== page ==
Plant-Strong Athletes Consume Power Through Plants
From watching Forks Over Knives, and reading The China Study, Prevent & Reverse Heart Disease, Engine 2 Diet and My Beef With Meat, we know that a plant-based diet can reverse the effects of high cholesterol, diabetes, high blood pressure, obesity, and even cardiovascular disease. We also know that the participants in the studies mentioned in the books listed above were able to regain their strength and exercise in ways that they had never dreamed were possible again. It is evident and proven by the concrete research that has already been conducted by the forerunners in plant-based nutrition, that exercise plays a major role in the body’s healing, recovery, muscle and stamina promotion processes.
So not only does a plant-based diet – diet as in lifestyle, not as in restriction! – allow for the body to shed excess or unwanted pounds, but it also fuels the body and mind to allow for physical exertion in ways that you may not have thought possible before. More and more athletes, such as football player Tony Gonzalez, six-time Hawaii Ironman Dave Scott and 78 year-old triathlete Dr. Ruth Heidrich are embracing this lifestyle and cutting animal products out of their daily routine – even though the athletic community seems to be obsessed with animal protein. That does not mean that these athletes are simply throwing caution to the wind and waiting for their bodies to give out because they are no longer consuming milk from cows and the flesh of once living, breathing things. They have simply obtained the incredibly evident knowledge that their athletic performance does not rely solely on animal protein consumption.
Tony Gonzalez, nicknamed, “China Study” by his teammates, is the league’s highest paid tight-end playing for the Kansas City Chiefs, weighing in at 247lbs.
Dave Scott, six-time Hawaii Ironman fuels his body on plant-foods
Dr. Ruth Heidrich, 78 year-old breast cancer survivor and plant-based triathlete, cured herself of cancer by eating a low-fat, plant-based diet and has since one over one thousand triathlons.
And even if protein consumption is still a hang up, plant foods do have a protein content – contrary to some popular beliefs. Quinoa, brown rice, broccoli, asparagus, green peas, chickpeas, black beans, kidney beans, hemp seeds, chia seeds, spinach, mushrooms and oatmeal (avocados & nuts if you’re not suffering from or at risk for cardiovascular disease), are some of the top plant-based protein sources! In a previous post on the E2 blog, Rip writes that spinach is 51% protein, beans are 26%, mushrooms are 35% and oatmeal is 16% protein. And while the average American protein intake comes in at around 20% of total daily calories, most nutritional organizations only recommend 2.5-4.5% of daily calories should come from protein! So where, they ask, do we get OUR protein:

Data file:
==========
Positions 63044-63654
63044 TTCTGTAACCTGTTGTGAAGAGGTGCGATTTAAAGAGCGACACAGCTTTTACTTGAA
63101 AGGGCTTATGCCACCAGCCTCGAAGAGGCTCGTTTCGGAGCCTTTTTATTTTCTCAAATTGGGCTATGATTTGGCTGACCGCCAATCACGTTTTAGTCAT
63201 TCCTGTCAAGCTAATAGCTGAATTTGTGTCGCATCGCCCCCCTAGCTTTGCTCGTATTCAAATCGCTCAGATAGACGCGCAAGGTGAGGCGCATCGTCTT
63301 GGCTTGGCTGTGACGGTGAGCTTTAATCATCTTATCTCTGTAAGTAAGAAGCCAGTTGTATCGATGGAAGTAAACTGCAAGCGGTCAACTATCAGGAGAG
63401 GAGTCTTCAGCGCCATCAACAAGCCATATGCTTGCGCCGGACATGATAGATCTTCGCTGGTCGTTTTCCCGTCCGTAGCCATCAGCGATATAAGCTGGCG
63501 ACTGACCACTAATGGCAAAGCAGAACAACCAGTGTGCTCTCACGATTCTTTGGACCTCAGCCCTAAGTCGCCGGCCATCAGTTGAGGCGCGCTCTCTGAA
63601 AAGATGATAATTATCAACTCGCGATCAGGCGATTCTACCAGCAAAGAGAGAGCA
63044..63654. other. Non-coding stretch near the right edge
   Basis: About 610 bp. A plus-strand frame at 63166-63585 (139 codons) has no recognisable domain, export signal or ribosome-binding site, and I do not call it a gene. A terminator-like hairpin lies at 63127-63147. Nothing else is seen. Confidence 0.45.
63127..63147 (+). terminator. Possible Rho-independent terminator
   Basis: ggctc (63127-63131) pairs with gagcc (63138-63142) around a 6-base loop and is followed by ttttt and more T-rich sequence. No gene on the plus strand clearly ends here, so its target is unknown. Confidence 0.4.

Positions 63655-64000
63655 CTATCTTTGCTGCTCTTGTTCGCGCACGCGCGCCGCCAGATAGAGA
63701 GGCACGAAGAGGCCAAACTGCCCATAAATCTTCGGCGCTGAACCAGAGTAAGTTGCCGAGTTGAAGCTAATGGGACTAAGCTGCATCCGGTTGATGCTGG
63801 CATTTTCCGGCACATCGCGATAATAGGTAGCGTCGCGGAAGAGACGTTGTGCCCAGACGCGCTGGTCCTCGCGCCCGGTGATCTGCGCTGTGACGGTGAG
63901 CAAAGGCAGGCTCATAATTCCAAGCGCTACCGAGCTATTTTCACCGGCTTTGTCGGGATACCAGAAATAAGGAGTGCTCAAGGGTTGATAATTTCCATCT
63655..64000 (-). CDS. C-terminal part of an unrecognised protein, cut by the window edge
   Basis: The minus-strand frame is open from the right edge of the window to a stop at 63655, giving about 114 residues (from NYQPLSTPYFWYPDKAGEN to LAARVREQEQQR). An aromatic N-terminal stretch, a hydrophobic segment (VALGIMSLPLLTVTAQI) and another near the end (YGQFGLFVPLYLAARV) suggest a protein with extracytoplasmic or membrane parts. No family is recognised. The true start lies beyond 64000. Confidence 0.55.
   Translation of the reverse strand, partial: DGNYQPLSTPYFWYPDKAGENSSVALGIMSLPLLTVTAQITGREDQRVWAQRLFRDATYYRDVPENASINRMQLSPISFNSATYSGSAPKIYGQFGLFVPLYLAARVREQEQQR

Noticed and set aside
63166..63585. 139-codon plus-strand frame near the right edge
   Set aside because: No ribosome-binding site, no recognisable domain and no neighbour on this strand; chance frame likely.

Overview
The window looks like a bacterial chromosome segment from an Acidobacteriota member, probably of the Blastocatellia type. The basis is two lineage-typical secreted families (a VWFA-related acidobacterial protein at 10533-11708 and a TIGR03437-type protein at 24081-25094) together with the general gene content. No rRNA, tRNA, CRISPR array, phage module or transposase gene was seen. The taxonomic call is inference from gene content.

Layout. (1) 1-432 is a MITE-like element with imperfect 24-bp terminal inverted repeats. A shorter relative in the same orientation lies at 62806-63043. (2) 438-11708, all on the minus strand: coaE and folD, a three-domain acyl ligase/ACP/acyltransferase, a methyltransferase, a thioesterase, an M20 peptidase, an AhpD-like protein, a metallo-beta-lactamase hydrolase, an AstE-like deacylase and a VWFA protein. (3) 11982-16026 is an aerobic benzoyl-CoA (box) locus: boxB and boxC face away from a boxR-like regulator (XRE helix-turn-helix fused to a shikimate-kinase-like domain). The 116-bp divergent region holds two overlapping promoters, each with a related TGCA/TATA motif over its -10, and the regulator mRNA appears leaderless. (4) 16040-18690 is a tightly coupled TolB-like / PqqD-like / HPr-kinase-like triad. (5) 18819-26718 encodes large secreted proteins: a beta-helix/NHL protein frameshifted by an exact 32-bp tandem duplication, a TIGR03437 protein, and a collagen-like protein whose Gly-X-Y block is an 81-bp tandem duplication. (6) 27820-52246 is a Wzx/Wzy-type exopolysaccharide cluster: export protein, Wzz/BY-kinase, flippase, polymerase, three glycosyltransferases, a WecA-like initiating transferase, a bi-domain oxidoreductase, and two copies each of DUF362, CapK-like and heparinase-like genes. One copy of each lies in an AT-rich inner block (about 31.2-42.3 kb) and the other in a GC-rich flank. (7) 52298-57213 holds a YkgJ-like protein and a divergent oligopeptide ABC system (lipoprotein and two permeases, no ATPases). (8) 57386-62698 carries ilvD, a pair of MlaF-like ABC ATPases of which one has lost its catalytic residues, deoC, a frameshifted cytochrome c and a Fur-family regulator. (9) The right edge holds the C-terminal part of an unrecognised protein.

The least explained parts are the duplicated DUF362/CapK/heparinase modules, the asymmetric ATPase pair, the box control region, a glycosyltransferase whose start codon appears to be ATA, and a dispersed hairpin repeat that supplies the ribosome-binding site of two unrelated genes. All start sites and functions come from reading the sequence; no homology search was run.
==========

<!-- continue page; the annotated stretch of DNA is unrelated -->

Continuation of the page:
As a certified yoga instructor, I depend on the foods I eat to fuel my workouts. No matter what your sport or daily exercise routine, you can rely on plant power to get you through it. The pace of a yoga practice, in particular, while known for it’s nourishing mind-body benefits, can range anywhere from gentle to extremely rigorous. I believe that yoga is a universal practice, and that no matter what your age, size or ability, you can do yoga for YOU. It is a practice that is meant to be modified for each and every body. Your yoga mat is a strict non-judgment zone; any shape or move you make on it that feels right for your body is the right move to make for you. Just a few weeks ago I attended a yoga class with my grandmother who was going through all the same movements I was, at her own pace, at age 75. Sri Dharma Mittra, founder of the Dharma Yoga Center in New York City and one of the most well known yogis in the world, is a huge proponent of plant-based living. In an interview, Dharma discusses simple truth that in our culture, it is customary to only extend compassion to humans and pets, disregarding other living things. What he is talking about, the yogic practice of ahimsa, refers to the practice of non-violence toward ALL living things. In short, ahimsa means love. And Dharma Mittra claims that practicing ahimsa (through eating a plant-based diet) is overall better for your body and your mind, both in and out of yogic poses.
Plant-based, nutrient-dense foods will sustain and support, nourish and enrich your body in all that you do. From recovering from illness to exercising regularly, from professional athletics to running to practicing yoga, your plant-based lifestyle will take you farther and farther toward where you would like to go, and where your body needs to be.
1. E2 Blog Post: http://engine2diet.com/question/can-i-get-enough-protein-eating-a-plant-based-diet/
2. All nutritional information from http:calorieking.com
3. Dharma Interview: https://www.pranamaya.com/blog/special-features/qa-sri-dharma-mittra-on-ahimsa-and-vegetarianism/